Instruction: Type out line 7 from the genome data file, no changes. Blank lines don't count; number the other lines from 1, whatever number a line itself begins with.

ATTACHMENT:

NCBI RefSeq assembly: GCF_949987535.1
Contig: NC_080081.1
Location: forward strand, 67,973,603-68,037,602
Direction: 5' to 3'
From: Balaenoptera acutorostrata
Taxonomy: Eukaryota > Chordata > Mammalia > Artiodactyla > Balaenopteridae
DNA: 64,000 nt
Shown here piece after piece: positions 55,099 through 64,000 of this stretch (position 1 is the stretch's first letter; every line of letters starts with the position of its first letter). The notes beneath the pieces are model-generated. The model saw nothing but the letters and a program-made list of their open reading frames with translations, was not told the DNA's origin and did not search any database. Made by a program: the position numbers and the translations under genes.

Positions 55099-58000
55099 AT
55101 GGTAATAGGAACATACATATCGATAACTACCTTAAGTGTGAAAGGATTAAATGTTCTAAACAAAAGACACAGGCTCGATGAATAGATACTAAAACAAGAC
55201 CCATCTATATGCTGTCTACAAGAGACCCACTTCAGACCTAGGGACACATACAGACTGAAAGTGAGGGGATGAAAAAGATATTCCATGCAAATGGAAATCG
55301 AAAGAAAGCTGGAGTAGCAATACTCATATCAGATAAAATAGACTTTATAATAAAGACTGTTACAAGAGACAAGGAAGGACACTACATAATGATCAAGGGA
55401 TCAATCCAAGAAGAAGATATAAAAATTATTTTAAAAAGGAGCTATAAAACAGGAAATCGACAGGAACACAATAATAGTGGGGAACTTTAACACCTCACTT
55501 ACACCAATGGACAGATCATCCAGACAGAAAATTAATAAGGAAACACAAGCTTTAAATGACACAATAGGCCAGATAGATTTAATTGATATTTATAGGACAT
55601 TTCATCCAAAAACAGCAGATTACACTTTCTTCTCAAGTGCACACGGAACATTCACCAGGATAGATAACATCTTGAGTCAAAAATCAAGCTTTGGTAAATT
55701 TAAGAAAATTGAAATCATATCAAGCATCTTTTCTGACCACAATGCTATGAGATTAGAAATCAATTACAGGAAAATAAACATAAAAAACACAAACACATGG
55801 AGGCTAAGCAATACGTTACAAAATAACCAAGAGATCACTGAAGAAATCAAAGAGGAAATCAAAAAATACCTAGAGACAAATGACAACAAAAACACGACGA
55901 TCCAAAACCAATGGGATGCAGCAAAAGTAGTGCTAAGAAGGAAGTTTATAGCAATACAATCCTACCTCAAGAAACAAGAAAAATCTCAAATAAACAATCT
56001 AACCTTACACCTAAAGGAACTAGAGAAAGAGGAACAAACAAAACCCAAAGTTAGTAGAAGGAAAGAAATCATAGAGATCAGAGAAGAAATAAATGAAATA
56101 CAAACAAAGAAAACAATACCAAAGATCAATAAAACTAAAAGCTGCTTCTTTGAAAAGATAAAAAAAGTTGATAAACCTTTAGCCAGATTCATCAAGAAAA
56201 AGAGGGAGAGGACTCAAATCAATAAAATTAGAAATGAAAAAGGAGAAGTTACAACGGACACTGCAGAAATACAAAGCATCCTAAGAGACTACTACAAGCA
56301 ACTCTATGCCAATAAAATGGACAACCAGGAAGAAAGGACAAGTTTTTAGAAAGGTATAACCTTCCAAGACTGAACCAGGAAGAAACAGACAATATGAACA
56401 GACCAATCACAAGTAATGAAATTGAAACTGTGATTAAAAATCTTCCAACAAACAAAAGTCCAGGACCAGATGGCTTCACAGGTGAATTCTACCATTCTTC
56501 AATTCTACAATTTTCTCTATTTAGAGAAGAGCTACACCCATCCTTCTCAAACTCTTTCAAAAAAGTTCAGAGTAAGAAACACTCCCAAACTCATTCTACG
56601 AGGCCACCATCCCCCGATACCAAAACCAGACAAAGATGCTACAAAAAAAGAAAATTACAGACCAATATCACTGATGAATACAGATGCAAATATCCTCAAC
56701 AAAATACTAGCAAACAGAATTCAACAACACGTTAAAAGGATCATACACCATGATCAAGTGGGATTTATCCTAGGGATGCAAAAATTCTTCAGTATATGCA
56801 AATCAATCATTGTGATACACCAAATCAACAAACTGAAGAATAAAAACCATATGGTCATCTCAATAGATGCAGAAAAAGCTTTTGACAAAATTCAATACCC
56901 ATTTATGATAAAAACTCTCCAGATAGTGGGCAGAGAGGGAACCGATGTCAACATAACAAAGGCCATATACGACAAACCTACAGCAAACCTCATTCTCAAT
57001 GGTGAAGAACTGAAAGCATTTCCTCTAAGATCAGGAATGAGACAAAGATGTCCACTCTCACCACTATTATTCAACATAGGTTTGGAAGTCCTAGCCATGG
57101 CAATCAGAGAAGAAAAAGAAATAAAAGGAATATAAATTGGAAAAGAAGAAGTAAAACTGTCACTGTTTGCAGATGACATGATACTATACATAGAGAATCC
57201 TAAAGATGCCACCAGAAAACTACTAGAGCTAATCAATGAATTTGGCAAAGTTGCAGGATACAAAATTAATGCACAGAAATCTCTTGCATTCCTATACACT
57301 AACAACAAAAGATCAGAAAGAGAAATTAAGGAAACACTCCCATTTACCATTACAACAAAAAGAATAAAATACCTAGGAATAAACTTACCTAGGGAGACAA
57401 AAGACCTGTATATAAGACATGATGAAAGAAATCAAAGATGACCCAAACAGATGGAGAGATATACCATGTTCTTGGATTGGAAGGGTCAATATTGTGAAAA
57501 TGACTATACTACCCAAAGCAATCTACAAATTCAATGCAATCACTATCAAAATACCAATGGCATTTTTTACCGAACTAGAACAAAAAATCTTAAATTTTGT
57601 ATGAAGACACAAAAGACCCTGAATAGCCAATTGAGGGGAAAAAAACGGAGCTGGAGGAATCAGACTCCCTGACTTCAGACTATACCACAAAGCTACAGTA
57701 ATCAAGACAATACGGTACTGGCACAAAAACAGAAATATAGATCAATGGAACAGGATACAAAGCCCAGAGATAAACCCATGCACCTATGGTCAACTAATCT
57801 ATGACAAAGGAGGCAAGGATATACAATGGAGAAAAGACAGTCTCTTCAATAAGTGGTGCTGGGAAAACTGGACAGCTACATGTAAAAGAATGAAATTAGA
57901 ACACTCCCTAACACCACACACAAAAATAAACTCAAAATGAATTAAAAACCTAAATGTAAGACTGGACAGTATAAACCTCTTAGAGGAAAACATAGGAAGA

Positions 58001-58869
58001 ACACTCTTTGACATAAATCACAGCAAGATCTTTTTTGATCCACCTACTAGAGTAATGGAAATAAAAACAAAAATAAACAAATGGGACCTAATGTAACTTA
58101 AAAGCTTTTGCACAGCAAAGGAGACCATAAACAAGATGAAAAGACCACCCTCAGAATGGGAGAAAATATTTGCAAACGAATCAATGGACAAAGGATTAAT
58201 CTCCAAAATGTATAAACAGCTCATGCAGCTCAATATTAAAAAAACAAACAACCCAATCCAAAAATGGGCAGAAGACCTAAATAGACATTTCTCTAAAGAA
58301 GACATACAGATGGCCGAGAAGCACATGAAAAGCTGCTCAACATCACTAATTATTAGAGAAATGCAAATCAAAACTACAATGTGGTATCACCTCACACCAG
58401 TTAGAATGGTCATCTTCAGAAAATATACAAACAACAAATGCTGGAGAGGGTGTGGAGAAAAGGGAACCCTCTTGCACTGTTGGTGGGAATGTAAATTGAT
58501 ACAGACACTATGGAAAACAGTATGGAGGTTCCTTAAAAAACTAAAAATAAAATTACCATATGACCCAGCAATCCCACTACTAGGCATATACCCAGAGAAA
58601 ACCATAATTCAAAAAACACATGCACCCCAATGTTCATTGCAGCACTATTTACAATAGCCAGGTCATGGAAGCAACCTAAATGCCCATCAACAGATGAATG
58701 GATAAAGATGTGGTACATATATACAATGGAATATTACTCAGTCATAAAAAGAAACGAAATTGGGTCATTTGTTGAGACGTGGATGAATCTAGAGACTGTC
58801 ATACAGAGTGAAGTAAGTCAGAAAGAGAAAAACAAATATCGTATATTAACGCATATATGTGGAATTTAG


DNA: 64,000 nt